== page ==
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To Be Unclear is to be Unkind: A Note To School Leaders

This is a note to all decision makers in education.

In times of crisis, it is alright to be uncertain, but it is never alright to be unclear. To be unclear is to be unkind. 

Over the past 30 days, schools across the country have been forced to take their education plans virtually and serve all students the best that they can with very little, if any, preparation. 

Parents are scrambling to balance being full time employees, home makers and now home school teachers. Doing their best to keep up with the work. Identifying and filling in the learning gaps they now see in their children. Blaming teachers for not “making it easy” for them to follow the daily lesson and questioning what is my child learning at that school? 

Teachers are creating new ways to educate and engage students remotely, collect and grade work, take attendance, and do what they can to create some sense of a routine. Many have very little information on how to do all of these because they...

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Avoid This E-Communication Killer

communication leadership Apr 14, 2020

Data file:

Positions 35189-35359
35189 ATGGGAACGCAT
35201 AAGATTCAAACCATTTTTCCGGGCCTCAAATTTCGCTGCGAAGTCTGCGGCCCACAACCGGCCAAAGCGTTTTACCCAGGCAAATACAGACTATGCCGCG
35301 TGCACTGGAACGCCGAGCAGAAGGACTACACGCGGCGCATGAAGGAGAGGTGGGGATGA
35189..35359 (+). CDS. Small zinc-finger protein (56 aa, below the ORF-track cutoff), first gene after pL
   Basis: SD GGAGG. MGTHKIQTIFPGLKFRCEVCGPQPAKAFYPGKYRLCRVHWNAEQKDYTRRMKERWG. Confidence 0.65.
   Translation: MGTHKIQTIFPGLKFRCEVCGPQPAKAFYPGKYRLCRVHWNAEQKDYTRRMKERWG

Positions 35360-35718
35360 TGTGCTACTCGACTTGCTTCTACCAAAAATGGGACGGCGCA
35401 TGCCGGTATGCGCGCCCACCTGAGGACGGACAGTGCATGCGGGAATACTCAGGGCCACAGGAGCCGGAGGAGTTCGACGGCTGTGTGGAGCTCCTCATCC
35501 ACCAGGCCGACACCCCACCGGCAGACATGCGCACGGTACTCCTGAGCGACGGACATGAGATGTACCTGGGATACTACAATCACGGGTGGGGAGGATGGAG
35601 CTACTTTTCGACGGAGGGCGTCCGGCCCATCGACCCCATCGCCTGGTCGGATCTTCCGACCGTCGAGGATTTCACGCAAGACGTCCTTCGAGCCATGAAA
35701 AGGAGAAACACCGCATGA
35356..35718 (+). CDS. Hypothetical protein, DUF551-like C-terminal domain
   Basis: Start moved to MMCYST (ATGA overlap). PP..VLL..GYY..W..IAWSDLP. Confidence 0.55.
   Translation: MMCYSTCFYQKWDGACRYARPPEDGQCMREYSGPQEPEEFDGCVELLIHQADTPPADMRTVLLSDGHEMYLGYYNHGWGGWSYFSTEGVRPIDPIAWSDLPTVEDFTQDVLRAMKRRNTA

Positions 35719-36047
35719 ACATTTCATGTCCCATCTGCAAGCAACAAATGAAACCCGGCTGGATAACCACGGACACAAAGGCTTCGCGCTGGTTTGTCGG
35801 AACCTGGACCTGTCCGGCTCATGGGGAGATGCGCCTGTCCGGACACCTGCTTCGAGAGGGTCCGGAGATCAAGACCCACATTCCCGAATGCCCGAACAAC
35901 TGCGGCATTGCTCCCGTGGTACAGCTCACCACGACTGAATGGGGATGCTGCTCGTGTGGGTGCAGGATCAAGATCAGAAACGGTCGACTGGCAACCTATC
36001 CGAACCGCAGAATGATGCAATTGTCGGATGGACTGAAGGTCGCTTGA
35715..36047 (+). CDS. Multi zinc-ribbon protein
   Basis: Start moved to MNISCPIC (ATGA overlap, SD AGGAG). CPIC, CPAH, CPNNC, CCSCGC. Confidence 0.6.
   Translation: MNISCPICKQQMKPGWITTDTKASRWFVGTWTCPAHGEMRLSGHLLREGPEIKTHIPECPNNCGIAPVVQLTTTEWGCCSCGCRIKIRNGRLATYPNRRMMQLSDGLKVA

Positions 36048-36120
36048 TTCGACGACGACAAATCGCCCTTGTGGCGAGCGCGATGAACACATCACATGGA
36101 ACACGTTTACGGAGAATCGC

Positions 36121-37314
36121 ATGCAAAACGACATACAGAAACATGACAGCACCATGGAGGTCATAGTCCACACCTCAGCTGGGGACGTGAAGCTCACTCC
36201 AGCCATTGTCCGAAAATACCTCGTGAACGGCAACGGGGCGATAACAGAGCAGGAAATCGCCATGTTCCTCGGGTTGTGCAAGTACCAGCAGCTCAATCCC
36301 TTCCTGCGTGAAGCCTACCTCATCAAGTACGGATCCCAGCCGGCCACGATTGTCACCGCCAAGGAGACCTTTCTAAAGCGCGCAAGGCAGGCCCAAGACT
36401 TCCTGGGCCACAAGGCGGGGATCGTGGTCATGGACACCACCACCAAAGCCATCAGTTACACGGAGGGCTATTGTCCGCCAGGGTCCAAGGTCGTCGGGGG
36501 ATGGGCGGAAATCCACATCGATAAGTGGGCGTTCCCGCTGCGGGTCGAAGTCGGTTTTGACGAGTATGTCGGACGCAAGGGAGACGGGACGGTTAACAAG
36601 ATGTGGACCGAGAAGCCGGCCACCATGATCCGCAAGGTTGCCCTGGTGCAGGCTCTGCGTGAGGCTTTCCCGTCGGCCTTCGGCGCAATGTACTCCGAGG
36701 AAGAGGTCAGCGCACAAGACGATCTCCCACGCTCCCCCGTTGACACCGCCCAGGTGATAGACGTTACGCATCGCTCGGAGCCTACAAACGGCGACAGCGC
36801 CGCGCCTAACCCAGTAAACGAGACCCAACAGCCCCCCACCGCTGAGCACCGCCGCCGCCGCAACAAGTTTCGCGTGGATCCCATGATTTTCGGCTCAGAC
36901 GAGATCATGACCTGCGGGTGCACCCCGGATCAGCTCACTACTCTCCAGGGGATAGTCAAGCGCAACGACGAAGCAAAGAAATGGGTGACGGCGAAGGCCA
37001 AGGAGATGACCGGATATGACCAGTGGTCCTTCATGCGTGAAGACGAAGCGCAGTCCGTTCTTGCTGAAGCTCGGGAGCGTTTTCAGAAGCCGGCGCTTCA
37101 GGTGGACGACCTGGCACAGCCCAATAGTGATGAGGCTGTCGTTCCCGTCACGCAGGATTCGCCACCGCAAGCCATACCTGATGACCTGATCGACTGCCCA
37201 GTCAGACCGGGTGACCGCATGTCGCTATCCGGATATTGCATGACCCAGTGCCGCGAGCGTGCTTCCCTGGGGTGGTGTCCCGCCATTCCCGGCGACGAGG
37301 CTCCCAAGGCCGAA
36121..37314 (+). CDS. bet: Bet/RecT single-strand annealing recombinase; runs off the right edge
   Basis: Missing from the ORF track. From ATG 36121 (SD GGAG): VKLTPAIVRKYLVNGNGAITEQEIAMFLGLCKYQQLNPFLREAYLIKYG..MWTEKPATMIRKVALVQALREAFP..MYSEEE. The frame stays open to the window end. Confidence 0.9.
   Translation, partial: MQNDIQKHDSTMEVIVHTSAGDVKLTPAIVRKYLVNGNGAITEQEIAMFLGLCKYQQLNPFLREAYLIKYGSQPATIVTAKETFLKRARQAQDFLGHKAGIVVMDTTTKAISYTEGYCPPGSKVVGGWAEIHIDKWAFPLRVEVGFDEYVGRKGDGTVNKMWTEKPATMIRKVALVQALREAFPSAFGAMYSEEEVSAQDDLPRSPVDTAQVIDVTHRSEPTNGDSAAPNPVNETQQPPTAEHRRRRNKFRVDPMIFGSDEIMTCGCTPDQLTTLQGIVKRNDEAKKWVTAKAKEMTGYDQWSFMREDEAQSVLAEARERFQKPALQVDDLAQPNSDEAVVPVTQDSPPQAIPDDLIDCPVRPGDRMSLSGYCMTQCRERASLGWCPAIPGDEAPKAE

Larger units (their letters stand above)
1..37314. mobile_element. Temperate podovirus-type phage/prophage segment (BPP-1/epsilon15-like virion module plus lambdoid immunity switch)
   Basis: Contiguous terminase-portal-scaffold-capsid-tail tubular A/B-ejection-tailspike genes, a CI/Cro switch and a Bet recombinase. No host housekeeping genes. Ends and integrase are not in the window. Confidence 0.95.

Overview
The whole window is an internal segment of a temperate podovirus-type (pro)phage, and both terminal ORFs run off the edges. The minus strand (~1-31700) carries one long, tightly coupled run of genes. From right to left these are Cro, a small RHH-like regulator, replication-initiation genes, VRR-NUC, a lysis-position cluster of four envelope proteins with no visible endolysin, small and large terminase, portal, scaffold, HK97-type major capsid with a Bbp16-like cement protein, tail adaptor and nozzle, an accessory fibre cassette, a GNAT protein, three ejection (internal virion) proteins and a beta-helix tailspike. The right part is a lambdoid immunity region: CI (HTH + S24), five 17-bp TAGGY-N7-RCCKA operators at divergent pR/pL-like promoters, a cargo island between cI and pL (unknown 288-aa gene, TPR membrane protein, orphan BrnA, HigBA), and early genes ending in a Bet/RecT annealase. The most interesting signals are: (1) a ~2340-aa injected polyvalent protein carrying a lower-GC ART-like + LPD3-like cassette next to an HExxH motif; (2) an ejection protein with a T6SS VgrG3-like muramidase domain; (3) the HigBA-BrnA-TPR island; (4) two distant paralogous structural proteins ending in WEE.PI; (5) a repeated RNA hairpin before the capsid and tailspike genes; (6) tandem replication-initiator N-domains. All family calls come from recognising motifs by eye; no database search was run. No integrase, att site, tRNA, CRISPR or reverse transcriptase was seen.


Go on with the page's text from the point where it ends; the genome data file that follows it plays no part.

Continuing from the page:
This is one of my most valuable lessons, and if you read this entire blog, you will be an expert on how to avoid this problem. 

Stick with me, it’s worth it.

First, let’s assume that you find the perfect article or resource to share with your team or staff.  

Something that, in your eyes, they would be foolish not to want to read or see.

And then you send it… and NO ONE REPLIES. 

Not only does no one reply. You do not see any evidence that anyone read and implemented it. 

 Why? What happened?

Let me show you some examples in hopes to clarify some things.

During our COVID-19 time, or maybe even before, many of you have either received or forwarded email to a friend, colleague or a supervisor that either has no text or a few words like; “Check this out”, “This is great”, “Love this!” or  “Take a look” and a link to an article, program, or resource. 

You, being a great friend or...

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Good Leaders Ask Great Questions

Hey, I am Dr. Tom Miller and I have a really big idea and an important book that I wanted to share with you today. 

I believe that good leaders ask great questions. 

Roddy Galbraith, the world's best speaker trainer and coach (who also happens to be my mentor) wrote a great personal growth book titled Go Out and Make a Mess that helps anyone who is feeling stuck or suffers from procrastination due to a desire to be perfect.